Napster seems to have some sort of “concept” search algorithms in use that really doesn’t make sense in this context. Given that Napster knows I’m searching for an artist, it seems that there are two approaches to expanding search beyond the original term, “spelling” and “related projects”.
There are band and artist names that are hard to spell or that you only vaguely remember from youth (was “Hitchin’ A Ride” done by Vanity Fair or Vanity Fare?). In this case implementing something like Google’s “Did you mean…?” feature would be very smart. I want this kind of help so I don’t have to remember how to spell Alanis Morissette (Napster catches typos on her last name).
If I’m searching for “Tin Machine” it might be useful to offer results for frontman David Bowie as well. “Related Projects” searches could be very helpful particularly when you remember David Byrne singing some song but you don’t realize that it was from a solo album not a Talking Head disc.
The problem with Napster is a search on Tin Machine produces “Tony McKinney”, “More Machine Than Man”, “Nick Gilder and Time Machine” and (very oddly) “The Clancy Brothers & Tommy Makem”. These are guesses at possible typos but because they aren’t identified as such it looks like they have a really bad search feature.
1. Smart search is dumb if it does not take into account the user’s goal in doing the search in the first place.
2. Tell the user why you are presenting results that are not expected (“No matches found for Tin Machine. Did you mean…? Artists related to Tin Machine include…”).
3. Hard code results for very popular searches so you can give really relevant information.
April 26, 2004
Interesting article on ClickZ stating that Tacoda is forming a behavioral ad network:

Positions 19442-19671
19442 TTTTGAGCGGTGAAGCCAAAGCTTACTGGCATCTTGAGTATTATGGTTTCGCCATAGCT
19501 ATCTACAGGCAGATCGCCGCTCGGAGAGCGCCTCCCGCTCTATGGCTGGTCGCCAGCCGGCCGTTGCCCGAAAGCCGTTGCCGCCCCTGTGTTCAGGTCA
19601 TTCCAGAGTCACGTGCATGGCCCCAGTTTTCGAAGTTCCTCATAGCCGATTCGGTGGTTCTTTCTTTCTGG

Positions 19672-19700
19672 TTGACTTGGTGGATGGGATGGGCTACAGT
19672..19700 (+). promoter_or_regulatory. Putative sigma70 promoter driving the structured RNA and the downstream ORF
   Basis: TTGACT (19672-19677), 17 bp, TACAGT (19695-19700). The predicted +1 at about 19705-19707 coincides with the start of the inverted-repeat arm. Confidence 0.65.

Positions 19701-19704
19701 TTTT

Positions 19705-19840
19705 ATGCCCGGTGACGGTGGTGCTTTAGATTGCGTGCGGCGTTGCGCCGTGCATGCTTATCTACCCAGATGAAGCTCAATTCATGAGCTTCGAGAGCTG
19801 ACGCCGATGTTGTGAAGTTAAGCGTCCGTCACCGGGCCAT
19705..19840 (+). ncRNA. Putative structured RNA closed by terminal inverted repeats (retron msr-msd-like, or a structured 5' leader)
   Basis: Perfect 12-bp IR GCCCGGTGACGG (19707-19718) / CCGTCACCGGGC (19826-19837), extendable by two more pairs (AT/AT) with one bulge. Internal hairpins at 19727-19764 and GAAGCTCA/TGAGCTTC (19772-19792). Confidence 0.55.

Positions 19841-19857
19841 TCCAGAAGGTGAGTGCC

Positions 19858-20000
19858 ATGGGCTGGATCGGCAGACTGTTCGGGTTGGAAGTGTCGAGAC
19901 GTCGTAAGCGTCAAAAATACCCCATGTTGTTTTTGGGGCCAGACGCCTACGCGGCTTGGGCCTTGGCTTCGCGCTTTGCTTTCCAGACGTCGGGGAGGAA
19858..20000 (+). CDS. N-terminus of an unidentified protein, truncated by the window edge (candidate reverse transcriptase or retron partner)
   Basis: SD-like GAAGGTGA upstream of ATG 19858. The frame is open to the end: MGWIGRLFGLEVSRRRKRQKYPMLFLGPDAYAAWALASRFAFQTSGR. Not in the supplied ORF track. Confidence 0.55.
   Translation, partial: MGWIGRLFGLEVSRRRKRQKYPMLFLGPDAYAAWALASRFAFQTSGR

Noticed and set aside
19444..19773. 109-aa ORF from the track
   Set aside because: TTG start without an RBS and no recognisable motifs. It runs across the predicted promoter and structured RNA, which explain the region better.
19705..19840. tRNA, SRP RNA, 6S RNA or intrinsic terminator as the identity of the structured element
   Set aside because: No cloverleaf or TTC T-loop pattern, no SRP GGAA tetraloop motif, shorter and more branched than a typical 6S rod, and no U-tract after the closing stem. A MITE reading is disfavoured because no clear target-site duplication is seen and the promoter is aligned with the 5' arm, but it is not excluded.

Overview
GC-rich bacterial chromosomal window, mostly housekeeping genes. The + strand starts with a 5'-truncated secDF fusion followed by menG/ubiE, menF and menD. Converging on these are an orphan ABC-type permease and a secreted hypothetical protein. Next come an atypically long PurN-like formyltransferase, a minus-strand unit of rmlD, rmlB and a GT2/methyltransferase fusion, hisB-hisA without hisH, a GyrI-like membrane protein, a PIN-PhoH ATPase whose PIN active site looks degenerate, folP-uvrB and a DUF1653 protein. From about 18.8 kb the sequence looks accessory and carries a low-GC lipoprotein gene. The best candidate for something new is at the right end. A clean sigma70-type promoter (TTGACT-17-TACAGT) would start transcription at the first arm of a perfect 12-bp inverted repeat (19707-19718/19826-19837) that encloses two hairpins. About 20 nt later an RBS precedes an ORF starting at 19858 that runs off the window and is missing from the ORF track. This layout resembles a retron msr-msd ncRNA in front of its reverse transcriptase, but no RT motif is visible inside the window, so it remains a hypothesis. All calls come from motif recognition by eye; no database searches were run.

“The new network will compete most closely with contextual ad programs run by Google and Overture, jockeying for position on publishers’ pages and in advertisers’ wallets. Tacoda plans to use pay-per-click pricing and a self-serve auction marketplace — conventions popularized by the search players. The biggest difference will be that while the search companies target ads based on what their technology determines to be the content of the page, Tacoda’s network will target its ads based upon member publishers’ knowledge of the site visitor. That knowledge will come from registration data and from information about the person’s behavior across the network: what type of content the person visits, what he searches for, etc.”
Personally, I’ve always been much more aligned with the idea of context over behavioral alignment. I may be a suburban father of two who loves music, but that doesn’t mean I want to see ads for tickets to Hairspray while I’m searching for a wi-fi router. An ad for a wi-fi router, on the other hand, would be appropriate and effective at that time. My guess is context will beat behavior (particularly reported behavior rather than actual behavior).
April 19, 2004
GooglePhraseRanking provides a list of connected Googlephrases whereby deeper meaning can be inferred from the relationship of the Googlephrases than from any of the individual Googlephrases.
Here is the first GooglePhraseRanking ever (for the term “wife and x girls”):
“wife and two girls” (712)
“wife and three girls” (231)
Here’s another for “when I was x” inspired by Frank Sinatra:
“when I was seventeen” (13,700)
“when I was twenty-one” (3,450)
“when I was thirty-five” (703)
April 15, 2004
You may already know this, but Amazon.com just launched A9, the beta version of their much-anticipated entry into online search.
I find A9 fascinating and I recommend that you use it as your default search tool for at least a while to understand what this might mean. In particular I’d suggest downloading the toolbar version which adds some really unique features you need to experience.
Looking past the god-awful colour of the site (which isn’t that easy), the application does some truly brilliant things and starts to answer the questions we’ve been asking about how and when personalization and collaboration will be integrated into search.